Editorial — Let’s hear more about FCM

The current convention of the Federation of Canadian Municipaliuties, taking place in Halifax, serves to remind Langley taxpayers why they need to vote in this November’s municipal elections.

Despite a great deal of concern about tax increases, which average almost five per cent in Langley Township and slightly less in the City, most members of the two councils are at the Halifax junket. In fact, most of them usually attend FCM meetings every year.

What do taxpayers receive in return? A few councillors give reports of the seminars they attended, and what ideas they picked up, but very few have translated into long-term cost-saving ideas. The most prominent FCM idea to be used in recent years in Langley has been an exchange program, facilitated by FCM, between Langley Township and San Fernando, Philippines.

While this sharing of knowledge has been a good thing, particularly for the recipient in the Philippines, it is hard to point to many other concrete achievements that have come as a result of regular attendance at annual FCM meetings.

Perhaps they could take a lesson from Toronto Mayor Rob Ford, who was elected last fall on a platform of trimming Toronto’s bloated city budget and giving taxpayers more value for their dollars. He decided not to attend the FCM meeting, saying he can be more effective back in Toronto.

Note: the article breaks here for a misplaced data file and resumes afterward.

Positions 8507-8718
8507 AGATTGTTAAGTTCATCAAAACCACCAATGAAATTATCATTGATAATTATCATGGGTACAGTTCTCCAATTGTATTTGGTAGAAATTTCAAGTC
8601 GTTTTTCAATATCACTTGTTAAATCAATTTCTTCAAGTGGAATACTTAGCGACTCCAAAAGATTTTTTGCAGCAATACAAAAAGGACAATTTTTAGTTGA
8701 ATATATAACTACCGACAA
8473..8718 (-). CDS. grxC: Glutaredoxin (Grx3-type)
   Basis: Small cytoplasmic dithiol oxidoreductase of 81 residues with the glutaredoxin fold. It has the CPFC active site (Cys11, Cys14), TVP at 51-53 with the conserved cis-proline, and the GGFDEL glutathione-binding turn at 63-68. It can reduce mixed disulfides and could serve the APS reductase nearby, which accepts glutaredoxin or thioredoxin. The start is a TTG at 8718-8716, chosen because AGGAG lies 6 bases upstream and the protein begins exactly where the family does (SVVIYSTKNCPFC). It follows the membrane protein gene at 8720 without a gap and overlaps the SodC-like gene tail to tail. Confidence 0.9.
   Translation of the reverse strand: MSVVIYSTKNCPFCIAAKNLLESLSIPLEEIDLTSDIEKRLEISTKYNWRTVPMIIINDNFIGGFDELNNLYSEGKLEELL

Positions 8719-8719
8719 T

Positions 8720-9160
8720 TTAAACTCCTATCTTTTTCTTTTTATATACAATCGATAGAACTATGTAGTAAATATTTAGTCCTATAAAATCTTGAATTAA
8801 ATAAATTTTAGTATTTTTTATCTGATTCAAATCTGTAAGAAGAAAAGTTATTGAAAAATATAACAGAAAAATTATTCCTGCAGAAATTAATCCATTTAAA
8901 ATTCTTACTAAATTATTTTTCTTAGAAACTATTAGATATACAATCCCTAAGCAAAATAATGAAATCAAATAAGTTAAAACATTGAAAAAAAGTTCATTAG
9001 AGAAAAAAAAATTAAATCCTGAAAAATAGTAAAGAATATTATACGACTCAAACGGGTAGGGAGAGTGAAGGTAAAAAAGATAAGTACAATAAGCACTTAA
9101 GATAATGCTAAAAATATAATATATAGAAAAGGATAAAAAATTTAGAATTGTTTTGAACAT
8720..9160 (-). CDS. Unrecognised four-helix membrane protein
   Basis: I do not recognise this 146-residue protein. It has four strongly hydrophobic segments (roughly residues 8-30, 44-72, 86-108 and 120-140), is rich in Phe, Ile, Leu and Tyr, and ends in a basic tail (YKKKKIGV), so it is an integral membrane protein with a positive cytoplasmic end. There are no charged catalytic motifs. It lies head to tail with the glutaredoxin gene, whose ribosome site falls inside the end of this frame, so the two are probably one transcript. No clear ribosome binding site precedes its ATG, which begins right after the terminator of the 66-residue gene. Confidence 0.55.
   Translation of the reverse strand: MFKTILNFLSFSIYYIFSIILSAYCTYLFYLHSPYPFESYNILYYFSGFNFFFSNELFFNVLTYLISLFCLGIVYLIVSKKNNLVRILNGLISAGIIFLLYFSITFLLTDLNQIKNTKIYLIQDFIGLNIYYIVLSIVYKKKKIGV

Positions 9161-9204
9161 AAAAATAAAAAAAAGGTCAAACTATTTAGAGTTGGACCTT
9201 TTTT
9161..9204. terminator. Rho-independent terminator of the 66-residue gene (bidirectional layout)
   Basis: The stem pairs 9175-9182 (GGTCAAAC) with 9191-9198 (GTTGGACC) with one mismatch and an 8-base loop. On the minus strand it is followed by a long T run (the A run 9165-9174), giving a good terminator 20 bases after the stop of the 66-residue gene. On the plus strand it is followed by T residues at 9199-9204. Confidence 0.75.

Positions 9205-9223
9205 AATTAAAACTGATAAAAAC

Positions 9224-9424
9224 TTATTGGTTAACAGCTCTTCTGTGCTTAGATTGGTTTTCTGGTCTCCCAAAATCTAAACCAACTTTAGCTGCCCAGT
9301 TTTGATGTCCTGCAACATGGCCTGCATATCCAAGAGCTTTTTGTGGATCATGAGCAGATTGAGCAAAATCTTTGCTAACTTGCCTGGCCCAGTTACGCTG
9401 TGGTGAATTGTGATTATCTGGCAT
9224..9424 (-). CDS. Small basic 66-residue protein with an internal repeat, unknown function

A dozen of his council colleagues did go to Halifax, however.

While no one is suggesting that Langley politicians don’t work hard, some of them seem to view the FCM trip as an annual junket they are entitled to. This is wrong.

The number who attend needs to be greatly reduced — perhaps two or three from each council at a maximum. Those who attend should be required to prepare detailed reports on their activities, and these should be given to council at a public meeting, and also posted on the respective City and Township websites.

If there are any ideas to be gained at FCM, they should revolve around making do with less. Property taxes cannot keep rising by close to five per  cent each year at a time when many people’s incomes are frozen or falling.

Restraint begins at home, and by saying “no” to expensive trips across the country. Taxpayers must pay attention to the details of this convention, and consider what they have learned when they vote.

Langley Times

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